It morphed into the “Big Four” when China was excluded, before becoming the “Big Three” when France, under Charles De Gaulle decided to go “tous azimuts” [all-out]. Next, Great Britain, weakened massively by the loss of empire and economic decline, was pushed aside, leaving the US and the USSR as the “superpower” couple.

It is that “couple” that Putin hopes to bring back.

This is why he is talking of “raising issues of global concern” in a summit with US President Joe Biden who, on the other hand, hopes to cut Russia down to size as a middling power that could cause occasional nuisance but could never be regarded an equal partner in global leadership.

The whispering in Moscow is that Putin will try to tempt Biden with a number of promises.

These include persuading the Islamic Republic in Iran to re-endorse the Obama “nuclear deal”, which President Donald Trump denounced as a sham. Tehran’s acceptance of a new version presented by the US would give Biden his first diplomatic victory.

Putin may be exaggerating his influence with the Tehran mullahs but is certainly in a position to persuade them to tone down their aggressive behavior, something which could help reduce tensions in Iraq, Lebanon and Yemen where the mullahs play perturbation through proxies.

Next, Putin is also offering cooperation in Syria as part of a broader scheme to stabilize the Middle East.

Other promises would include taming Belarussian President Alexander Lukashenko and lowering the flame of conflict in Ukraine.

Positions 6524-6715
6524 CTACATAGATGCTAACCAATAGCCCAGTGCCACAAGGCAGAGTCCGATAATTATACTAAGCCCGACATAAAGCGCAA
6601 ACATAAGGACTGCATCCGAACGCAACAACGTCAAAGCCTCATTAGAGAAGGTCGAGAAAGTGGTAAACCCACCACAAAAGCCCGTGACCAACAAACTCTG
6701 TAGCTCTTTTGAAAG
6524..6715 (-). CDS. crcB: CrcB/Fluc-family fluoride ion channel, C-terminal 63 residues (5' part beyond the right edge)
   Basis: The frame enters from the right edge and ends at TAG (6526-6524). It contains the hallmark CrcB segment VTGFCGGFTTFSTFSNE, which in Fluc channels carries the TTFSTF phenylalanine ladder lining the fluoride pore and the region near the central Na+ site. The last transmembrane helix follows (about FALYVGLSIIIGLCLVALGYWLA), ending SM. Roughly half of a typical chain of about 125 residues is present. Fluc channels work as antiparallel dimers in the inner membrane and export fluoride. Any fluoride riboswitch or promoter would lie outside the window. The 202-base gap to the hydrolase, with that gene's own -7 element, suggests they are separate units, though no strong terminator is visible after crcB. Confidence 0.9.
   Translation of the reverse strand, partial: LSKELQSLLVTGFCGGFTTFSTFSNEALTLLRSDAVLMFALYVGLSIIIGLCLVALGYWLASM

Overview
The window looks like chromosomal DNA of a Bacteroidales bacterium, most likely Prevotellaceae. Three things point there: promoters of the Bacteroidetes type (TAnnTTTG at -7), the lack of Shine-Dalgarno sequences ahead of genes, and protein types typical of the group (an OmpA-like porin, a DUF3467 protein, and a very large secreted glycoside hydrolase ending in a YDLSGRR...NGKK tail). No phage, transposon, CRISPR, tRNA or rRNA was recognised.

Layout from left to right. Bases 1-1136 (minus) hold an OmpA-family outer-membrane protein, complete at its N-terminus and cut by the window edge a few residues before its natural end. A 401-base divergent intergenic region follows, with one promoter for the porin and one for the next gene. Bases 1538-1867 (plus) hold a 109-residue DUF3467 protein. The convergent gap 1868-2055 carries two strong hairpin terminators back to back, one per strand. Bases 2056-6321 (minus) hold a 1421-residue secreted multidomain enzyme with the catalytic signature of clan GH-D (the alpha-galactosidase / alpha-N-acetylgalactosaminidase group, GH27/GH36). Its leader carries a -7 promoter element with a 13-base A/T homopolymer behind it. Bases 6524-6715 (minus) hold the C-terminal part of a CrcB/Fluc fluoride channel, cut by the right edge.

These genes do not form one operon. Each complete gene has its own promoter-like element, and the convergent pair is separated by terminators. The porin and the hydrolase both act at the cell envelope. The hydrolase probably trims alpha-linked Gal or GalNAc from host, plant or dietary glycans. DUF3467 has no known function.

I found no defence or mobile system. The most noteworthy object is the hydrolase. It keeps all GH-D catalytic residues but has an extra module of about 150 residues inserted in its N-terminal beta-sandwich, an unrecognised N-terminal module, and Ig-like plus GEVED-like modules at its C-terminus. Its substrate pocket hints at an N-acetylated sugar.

In exchange, Putin wants the removal of sanctions, a promise not to extend NATO to Ukraine, and to gradually accept the annexation of Crimea and South Ossetia, the virtual occupation of Abkhazia, and Russia’s military presence in Transcaucasia, as so many faits accomplis.

The problem is that Putin’s hope of reverting to the status quo ante, a balance of power that no longer exists, sounds more like a fantasy than a serious strategy. This is no longer a bipolar system in which a US-USSR accord could have an immediate impact on a crisis.

We know how the US persuaded Britain, France and Israel to halt the Suez War with a few telephone calls.

Yevgeny Primakov, the senior Soviet politician who played multiple roles during the Cold War, recalls in his memoirs how he was sent to Cairo in June 1967 to tell Egyptian leader Gamal Abdul-Nasser to accept a ceasefire with Israel. Nasser immediately complied although, as a military man, he must have known that no war is actually won until one side accepts defeat.